As the implications of the recently revealed Meltdown and Spectre CPU bugs become clearer, Apple has broken its silence to admit that all of the company’s products are vulnerable.
iPhone, iPads and Macintosh computers are all at risk from the same flaw that affects billions of computers, phones and devices worldwide.
The Apple Watch however, is unaffected, as it uses Apple’s own CPU rather than one provided by Intel, AMD or Arm.
In a statement released on January 4, the company said: “Apple has already released mitigations in iOS 11.2, macOS 10.13.2, and tvOS 11.2 to help defend against Meltdown. Apple Watch is not affected by Meltdown. In the coming days we plan to release mitigations in Safari to help defend against Spectre. We continue to develop and test further mitigations for these issues and will release them in upcoming updates of iOS, macOS, tvOS, and watchOS.”
The company also stated that there are no know exploits using either bug, which will impact customers, but recommends that users only download software from trusted sources, such as the official Apple App Stores.
Apple has also claimed that the mitigations released so far have little or no impact on performance, despite initial speculation that fixes would significantly reduce processor speed.
Regarding Meltdown, the Apple statement says: “Our testing with public benchmarks has shown that the changes in the December 2017 updates resulted in no measurable reduction in the performance of macOS and iOS as measured by the GeekBench 4 benchmark, or in common Web browsing benchmarks such as Speedometer, JetStream, and ARES-6.”
Apple makes the same claims regarding the updates to Safari, which will counter Spectre: “Our current testing indicates that the upcoming Safari mitigations will have no measurable impact on the Speedometer and ARES-6 tests and an impact of less than 2.5% on the JetStream benchmark. We continue to develop and test further mitigations within the operating system for the Spectre techniques, and will release them in upcoming updates of iOS, macOS, tvOS, and watchOS.”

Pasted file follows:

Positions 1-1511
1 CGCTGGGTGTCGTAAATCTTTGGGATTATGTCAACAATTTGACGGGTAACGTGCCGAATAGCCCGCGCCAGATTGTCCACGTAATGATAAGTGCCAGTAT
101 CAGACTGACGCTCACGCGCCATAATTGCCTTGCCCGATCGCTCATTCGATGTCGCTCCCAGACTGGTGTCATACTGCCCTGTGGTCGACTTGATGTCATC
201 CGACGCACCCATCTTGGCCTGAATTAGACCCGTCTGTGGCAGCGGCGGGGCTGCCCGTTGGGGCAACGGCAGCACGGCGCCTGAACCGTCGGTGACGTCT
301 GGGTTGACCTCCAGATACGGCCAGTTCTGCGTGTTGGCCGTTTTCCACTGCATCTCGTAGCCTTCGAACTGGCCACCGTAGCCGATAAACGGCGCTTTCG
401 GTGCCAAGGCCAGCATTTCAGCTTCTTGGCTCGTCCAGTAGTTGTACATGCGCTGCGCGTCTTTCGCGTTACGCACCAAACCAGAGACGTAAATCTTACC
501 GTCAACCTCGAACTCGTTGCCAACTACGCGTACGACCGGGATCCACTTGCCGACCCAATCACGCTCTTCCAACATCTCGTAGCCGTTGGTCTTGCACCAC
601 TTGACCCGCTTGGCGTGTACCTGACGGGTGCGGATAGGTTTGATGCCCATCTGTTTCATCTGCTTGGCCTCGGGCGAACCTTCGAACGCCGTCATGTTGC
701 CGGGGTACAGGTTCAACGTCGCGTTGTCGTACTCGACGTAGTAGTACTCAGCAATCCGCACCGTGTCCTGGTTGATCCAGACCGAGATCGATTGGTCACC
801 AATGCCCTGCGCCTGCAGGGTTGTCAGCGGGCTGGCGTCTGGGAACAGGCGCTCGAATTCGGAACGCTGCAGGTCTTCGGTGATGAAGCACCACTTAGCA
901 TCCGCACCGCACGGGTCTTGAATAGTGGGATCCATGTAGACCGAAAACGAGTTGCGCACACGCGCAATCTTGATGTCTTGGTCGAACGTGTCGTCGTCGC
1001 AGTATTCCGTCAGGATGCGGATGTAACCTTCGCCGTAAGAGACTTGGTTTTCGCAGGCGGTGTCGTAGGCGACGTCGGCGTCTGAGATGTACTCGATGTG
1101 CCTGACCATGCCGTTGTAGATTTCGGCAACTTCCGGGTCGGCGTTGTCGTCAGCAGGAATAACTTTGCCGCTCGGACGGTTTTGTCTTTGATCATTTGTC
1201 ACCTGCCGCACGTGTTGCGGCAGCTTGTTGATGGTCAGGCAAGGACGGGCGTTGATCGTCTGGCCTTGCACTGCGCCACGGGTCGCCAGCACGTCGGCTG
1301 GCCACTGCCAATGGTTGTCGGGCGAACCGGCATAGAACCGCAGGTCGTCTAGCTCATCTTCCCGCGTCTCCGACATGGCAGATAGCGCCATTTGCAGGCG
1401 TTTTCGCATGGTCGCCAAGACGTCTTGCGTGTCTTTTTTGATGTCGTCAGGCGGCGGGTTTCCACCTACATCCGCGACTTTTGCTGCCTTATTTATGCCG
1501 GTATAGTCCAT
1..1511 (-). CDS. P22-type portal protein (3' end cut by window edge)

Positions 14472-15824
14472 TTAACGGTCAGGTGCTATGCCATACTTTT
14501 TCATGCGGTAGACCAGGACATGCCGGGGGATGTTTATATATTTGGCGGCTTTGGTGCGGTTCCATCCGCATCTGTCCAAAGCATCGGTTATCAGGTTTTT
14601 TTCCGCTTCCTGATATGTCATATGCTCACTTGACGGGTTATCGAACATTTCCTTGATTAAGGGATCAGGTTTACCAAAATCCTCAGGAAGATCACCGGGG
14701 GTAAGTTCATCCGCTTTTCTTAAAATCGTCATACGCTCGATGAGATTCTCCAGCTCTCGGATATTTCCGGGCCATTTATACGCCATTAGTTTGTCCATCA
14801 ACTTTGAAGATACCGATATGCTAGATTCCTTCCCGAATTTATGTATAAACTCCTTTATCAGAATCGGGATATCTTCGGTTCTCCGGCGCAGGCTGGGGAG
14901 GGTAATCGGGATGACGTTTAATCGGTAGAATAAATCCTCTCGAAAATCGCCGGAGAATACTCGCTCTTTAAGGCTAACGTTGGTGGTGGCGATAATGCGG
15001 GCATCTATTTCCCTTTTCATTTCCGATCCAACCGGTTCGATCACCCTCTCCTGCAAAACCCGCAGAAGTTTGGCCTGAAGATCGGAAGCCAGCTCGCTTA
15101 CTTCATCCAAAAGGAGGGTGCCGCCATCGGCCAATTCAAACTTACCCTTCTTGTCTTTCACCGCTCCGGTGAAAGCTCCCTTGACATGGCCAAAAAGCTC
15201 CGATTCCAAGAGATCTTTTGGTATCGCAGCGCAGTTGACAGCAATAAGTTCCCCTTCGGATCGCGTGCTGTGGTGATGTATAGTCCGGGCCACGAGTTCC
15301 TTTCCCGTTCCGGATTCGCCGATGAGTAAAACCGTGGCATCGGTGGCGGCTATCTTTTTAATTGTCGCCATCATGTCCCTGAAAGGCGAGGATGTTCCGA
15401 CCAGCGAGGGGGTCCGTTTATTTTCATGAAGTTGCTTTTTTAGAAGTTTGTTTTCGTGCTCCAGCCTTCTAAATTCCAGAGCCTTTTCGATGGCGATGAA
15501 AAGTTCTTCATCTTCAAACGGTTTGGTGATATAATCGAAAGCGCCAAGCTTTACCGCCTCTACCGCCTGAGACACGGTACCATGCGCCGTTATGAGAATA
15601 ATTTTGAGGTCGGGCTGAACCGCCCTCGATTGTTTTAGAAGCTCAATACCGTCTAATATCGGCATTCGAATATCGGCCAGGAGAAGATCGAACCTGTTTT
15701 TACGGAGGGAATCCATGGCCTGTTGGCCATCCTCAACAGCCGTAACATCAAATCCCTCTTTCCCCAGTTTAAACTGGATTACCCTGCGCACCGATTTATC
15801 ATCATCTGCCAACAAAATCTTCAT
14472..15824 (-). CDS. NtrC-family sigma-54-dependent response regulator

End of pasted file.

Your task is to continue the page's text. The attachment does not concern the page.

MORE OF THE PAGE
The repercussions of the bugs are still emerging, with all of the leading tech companies working to address the problem. Intel however has been most affected, as nearly all of the companies products in recent years are directly affected by both Meltdown and Spectre.
The company has run into even more criticism, as it emerged that CEO Brian Krzanich exercised his stock options and then immediately sold the majority of his Intel shares after the company was made aware of the flaws, holding onto only the minimum number required by company bylaws.
This is not the end of the story. As The Register notes, it promises to be a messy, long-term process that promises to take time – possibly years – to lay to rest.
DIGIT will, of course, bring you the latest updates as they happen.